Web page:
Here we are, back with more notes from ConCarolinas 2013! Please enjoy this discussion on technology and magic, how they conflict, and even more interesting, how they can work together.
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Technology vs. Magic
Susan Roddey, Allen Wold, James R. Tuck, Edward McKeown
Moderator: Faith Hunter
FH: Technology vs. Magic? More like Technology and Magic. In today’s market, you can’t eliminate one or another; there needs to be an appreciation of both. Thoughts?
EM: Science fiction: Tries not to break a law of physics you and I might be familiar with, unless there’s a really good reason, except for Faster Than Light which is a given. The audience can bail if what you're trying to do is too much of a stretch. It interferes with the emotional connection with the character, which is why we’re reading the story anyway.
FH: Sometimes we want our magical systems to work in today’s world. How do you do that?
SR: Leans towards mythology, gods and monsters. Not a technical person, so deals with the magical/mythological, gives her more breathing room when being told she can or can’t do a thing – dealing with gods and goddesses makes it easier.
JT: Actual magic is based on ritual. You need do do the ritual to build the energy to make it work. Magical items are like batteries to power spells, but they can run out of energy. Magic is the 5th law of physics, doesn’t obsess over that.
FH: Her character Jane Yellowrock needs to mind the mass in the shifting, because mass matters – addresses that for believability.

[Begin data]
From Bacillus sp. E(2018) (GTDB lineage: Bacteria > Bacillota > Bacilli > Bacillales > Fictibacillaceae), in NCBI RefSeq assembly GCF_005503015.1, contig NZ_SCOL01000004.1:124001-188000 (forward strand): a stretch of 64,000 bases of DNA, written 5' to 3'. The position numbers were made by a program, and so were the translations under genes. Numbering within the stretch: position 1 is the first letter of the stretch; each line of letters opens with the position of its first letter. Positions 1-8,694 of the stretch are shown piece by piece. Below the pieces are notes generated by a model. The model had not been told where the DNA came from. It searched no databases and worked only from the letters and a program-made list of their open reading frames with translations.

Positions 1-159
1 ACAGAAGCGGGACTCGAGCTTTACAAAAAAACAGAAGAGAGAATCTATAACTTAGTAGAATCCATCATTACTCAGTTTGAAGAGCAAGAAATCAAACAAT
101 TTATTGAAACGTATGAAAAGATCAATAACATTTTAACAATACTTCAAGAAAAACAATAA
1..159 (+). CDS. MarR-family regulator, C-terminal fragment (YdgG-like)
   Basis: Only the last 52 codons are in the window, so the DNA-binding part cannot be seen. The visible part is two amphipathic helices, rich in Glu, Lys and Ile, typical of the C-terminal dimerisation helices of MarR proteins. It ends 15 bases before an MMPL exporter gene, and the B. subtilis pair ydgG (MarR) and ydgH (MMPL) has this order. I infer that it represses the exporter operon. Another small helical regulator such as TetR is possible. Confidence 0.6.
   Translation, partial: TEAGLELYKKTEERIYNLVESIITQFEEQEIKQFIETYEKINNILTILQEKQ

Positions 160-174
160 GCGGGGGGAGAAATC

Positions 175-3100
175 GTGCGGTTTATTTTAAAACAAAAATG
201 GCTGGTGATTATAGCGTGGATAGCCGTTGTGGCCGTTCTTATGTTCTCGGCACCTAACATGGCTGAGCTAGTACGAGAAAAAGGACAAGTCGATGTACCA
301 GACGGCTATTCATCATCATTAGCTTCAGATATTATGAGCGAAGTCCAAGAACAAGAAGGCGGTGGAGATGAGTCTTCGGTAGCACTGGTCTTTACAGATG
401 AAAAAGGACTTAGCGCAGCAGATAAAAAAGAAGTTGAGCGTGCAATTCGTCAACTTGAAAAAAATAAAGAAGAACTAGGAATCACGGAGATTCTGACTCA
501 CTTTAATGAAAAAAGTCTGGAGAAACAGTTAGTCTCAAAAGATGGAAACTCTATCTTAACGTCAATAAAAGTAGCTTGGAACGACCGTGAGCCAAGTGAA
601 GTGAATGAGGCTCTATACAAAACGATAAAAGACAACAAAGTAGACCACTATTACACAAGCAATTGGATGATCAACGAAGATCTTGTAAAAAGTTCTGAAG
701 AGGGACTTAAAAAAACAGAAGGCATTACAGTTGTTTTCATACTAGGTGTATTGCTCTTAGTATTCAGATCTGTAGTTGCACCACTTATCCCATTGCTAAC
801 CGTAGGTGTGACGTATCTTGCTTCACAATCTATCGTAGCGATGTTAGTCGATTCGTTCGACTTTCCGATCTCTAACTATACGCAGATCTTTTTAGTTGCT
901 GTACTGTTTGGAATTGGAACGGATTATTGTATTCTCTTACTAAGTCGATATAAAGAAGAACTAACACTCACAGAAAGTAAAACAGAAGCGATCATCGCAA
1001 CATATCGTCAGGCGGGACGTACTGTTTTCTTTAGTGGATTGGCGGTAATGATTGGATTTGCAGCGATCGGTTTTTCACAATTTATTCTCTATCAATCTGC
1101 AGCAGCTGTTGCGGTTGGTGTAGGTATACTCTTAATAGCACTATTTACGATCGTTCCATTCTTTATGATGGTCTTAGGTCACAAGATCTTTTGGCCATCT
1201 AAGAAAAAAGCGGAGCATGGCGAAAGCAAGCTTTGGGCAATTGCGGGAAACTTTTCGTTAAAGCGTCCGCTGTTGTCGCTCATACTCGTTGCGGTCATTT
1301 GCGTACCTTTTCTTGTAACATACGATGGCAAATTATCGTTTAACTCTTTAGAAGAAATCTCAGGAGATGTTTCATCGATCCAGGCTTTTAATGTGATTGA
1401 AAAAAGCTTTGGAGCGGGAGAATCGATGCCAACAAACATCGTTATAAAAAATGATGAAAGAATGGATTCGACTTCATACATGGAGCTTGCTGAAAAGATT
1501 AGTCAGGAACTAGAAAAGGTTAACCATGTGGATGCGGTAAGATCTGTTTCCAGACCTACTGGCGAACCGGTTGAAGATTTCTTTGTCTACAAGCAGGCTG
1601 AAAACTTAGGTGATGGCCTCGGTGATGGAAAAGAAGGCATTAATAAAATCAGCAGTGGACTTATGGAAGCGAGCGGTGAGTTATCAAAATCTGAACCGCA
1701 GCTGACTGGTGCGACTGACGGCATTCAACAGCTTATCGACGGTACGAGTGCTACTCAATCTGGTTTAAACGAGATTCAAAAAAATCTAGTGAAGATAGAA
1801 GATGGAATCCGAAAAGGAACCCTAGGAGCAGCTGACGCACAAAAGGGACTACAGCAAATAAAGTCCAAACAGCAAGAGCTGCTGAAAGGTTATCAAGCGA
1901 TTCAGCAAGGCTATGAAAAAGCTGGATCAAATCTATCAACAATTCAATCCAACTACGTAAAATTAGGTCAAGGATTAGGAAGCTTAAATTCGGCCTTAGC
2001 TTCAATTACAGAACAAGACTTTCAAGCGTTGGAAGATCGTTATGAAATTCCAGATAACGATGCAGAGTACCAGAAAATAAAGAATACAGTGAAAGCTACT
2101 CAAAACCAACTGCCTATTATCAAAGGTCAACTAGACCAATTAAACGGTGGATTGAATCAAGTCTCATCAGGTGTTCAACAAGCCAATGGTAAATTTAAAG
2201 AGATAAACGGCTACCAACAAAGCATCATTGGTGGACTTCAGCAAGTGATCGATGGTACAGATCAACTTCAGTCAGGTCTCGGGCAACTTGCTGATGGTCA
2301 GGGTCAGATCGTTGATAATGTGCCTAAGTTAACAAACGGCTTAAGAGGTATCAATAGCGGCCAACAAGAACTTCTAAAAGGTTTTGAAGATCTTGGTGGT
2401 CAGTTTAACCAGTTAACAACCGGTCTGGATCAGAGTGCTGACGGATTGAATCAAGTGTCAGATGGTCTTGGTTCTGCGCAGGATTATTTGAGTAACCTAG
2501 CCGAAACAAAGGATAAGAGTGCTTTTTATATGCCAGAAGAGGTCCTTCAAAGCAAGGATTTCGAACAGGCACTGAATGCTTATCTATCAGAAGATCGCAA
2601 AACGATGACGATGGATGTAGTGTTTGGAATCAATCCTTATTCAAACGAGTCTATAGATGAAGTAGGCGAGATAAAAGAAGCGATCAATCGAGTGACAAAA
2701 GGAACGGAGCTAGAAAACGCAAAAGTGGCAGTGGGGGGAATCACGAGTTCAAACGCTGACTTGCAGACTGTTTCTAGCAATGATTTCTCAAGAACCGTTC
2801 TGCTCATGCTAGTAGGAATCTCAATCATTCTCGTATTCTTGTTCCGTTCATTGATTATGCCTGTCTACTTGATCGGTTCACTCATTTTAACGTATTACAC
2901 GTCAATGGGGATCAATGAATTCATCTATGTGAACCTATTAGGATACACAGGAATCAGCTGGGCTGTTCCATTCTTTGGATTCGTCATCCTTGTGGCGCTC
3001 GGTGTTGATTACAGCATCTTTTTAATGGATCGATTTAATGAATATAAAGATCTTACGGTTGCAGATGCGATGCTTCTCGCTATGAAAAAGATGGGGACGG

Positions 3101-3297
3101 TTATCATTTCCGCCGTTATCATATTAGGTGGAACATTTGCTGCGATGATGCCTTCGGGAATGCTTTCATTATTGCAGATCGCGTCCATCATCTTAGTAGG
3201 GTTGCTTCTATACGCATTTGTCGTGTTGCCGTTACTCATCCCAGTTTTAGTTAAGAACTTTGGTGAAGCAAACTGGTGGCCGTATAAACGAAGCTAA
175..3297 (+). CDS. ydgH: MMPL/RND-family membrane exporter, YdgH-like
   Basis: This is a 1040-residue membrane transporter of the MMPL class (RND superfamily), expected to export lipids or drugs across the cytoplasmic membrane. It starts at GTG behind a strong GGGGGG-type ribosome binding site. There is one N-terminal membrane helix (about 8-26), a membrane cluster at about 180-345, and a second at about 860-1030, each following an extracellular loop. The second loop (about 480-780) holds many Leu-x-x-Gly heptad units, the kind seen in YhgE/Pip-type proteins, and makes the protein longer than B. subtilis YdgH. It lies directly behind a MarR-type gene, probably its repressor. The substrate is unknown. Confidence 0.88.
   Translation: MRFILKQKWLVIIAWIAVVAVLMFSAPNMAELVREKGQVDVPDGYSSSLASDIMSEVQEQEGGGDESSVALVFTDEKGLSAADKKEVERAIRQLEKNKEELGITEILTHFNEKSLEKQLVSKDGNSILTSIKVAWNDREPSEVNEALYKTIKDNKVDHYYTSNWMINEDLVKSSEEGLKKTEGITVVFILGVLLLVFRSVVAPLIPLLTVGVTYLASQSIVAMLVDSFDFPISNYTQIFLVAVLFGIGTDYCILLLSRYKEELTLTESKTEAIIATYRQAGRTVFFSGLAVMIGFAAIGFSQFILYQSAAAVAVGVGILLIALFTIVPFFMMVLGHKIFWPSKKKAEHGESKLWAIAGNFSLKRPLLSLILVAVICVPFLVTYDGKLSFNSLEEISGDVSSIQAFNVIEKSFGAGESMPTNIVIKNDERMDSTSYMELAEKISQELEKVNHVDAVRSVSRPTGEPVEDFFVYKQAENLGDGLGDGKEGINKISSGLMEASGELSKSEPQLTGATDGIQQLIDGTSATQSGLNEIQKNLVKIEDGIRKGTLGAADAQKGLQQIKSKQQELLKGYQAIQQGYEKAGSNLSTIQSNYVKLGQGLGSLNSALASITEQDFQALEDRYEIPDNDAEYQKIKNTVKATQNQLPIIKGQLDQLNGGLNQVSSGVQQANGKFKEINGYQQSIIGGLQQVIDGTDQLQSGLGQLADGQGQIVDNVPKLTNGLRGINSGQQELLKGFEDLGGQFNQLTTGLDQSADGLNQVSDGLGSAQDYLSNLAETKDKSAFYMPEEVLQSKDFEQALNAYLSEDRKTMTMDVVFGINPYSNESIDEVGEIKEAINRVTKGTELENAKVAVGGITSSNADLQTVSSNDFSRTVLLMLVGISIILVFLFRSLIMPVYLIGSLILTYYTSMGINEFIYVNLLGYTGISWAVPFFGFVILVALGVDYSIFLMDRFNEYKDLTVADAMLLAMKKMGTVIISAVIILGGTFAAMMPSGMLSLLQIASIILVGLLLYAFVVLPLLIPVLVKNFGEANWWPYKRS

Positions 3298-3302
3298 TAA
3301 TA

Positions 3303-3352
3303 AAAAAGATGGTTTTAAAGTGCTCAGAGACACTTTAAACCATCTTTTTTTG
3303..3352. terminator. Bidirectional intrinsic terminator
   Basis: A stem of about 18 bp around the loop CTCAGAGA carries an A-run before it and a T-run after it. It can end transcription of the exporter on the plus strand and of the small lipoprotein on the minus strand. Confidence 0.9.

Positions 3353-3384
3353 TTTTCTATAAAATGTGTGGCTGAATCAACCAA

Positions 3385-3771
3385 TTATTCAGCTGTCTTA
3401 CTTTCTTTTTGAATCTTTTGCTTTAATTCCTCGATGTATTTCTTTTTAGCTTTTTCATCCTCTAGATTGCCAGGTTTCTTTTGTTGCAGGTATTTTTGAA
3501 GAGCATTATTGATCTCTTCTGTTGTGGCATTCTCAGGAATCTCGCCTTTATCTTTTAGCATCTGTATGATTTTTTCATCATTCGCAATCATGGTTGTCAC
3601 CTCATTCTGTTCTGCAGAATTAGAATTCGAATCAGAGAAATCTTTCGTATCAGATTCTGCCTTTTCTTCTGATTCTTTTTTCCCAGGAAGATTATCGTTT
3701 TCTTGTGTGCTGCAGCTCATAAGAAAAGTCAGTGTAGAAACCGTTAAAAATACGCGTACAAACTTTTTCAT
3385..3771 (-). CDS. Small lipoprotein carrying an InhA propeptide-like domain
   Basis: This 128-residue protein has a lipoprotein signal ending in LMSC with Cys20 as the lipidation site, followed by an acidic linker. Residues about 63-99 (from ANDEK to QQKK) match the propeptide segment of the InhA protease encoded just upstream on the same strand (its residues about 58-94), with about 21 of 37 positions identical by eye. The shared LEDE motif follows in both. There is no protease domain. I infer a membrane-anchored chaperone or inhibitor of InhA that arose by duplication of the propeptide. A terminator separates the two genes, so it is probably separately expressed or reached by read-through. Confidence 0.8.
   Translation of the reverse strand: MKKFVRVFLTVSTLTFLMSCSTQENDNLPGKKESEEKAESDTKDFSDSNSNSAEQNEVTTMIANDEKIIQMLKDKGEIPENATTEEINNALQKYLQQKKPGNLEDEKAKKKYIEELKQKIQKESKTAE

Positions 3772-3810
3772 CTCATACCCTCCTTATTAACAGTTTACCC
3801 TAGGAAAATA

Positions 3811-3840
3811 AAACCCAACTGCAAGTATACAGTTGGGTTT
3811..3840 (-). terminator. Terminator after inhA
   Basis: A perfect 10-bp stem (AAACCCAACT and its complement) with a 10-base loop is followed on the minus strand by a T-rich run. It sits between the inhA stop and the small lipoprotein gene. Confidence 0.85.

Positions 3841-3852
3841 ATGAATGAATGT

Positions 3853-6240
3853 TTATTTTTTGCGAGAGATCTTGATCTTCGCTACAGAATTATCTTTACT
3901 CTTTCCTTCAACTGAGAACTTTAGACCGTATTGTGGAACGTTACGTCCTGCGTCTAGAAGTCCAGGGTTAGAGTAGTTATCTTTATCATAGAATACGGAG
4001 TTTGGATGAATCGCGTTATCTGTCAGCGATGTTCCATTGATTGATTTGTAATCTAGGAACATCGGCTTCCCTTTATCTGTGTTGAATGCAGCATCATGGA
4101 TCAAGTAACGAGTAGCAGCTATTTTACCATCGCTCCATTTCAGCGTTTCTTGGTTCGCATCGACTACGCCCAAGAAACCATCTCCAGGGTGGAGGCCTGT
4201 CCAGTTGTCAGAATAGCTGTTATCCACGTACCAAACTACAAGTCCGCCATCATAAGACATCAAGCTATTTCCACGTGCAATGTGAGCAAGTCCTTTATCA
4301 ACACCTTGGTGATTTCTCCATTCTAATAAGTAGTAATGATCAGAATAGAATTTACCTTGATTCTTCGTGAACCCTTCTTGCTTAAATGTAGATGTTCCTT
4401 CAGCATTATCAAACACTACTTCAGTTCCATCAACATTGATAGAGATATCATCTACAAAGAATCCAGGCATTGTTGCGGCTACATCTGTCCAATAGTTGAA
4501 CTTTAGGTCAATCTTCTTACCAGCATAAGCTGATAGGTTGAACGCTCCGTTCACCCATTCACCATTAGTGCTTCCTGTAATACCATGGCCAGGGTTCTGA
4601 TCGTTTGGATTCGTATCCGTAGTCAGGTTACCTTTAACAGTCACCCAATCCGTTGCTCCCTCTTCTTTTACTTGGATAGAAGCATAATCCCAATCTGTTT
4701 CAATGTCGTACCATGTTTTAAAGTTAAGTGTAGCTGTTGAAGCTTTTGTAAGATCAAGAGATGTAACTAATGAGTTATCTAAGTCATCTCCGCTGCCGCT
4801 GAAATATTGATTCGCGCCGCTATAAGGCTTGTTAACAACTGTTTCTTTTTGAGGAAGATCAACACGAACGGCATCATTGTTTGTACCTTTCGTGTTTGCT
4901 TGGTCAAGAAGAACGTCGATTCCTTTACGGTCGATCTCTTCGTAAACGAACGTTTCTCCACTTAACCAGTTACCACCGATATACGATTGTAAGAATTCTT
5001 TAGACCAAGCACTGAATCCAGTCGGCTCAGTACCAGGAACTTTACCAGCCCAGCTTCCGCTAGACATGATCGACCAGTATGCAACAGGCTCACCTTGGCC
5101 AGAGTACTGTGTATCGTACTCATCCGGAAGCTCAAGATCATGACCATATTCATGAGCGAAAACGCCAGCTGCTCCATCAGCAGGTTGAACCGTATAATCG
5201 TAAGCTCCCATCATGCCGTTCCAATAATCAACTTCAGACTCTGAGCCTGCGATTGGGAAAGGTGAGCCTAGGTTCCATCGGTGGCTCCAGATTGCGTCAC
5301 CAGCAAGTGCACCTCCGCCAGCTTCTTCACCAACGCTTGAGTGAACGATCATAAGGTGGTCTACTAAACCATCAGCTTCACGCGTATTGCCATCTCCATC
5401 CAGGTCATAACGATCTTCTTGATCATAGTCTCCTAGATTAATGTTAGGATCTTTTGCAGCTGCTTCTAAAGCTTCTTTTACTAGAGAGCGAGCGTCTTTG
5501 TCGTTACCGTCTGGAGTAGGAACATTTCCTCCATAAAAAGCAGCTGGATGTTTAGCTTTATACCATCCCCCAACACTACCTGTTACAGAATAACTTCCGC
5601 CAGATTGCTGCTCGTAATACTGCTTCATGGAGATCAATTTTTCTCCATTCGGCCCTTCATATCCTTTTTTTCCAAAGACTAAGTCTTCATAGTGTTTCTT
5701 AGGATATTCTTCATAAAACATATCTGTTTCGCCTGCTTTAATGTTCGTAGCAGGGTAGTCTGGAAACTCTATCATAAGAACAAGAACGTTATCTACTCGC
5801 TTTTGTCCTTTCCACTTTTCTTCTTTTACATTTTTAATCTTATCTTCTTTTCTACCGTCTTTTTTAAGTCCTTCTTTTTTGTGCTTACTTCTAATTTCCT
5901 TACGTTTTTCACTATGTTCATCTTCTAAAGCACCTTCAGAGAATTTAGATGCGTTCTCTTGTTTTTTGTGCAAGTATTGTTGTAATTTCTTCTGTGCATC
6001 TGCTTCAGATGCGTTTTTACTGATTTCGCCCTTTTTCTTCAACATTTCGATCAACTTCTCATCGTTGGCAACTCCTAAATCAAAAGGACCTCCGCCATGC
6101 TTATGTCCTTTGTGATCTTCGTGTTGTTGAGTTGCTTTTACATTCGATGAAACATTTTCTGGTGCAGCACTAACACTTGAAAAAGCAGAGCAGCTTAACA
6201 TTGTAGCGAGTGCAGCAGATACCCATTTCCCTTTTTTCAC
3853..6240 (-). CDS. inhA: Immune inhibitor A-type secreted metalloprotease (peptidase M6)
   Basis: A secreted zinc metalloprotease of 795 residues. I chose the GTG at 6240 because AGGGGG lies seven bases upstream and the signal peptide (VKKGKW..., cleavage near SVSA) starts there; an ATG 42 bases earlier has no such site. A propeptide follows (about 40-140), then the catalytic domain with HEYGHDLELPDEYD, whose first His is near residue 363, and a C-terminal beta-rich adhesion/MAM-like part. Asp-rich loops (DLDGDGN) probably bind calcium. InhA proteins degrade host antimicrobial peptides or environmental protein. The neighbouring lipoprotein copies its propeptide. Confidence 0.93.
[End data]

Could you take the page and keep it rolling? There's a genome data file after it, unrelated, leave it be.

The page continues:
FH: Do you have any rules of thumb, Allen?
AW: Internal consistency. Also, if something can be explained, then it’s not magic, it’s technology. Be internally consistent. If you have explanations, you need to found your explanations on something believable. Don’t violate your own consistency.
FH: In this changing world of physics: Where do you research? What do you do to make it internally consistent?
EM: He won’t enslave science to dramatic purpose; that’s cheating and undercuts the science fiction, which is sloppy and a disservice to the reader.
JT: Would have just manipulated the time-space continuum: Research is to jog his memory. He’s done research as pleasure reading; now it’s just looking up what he’d read before to confirm details.
SR: Same as JT; she uses mythology from around world, and fits which mythology works best without bending the rules too much. It's easier to work with the original story. She twists it with her imagination to make her present fit that past.
AW: You have to do research because you don’t want to put out incorrect details. Reads a lot of science, and does research when he realizes he doesn’t have the answer. But if it’s something nobody knows (eg string theory) no one can prove him wrong.
FH: Making sure our work satisfies the reader is the most important. We’re in a commercial business and we want to sell books, not have someone throw the book across the room. How far do you go with your science, and how often do you draw back off the science? E.g. doesn’t start discussing the minute details of Jane’s shapeshifting. What Don’t you put in the books in order to show your research?
AW: Don’t include the research, include the results of the research.
JT: If main character doesn’t know it, we don’t know it either.
SR: Best example: sword and sorcery, magic, - in 8500 words, created 40 pgs of research. None of her history or backstory is ever seen. The magic/tech is only used if needed, but she lets research keep her organized.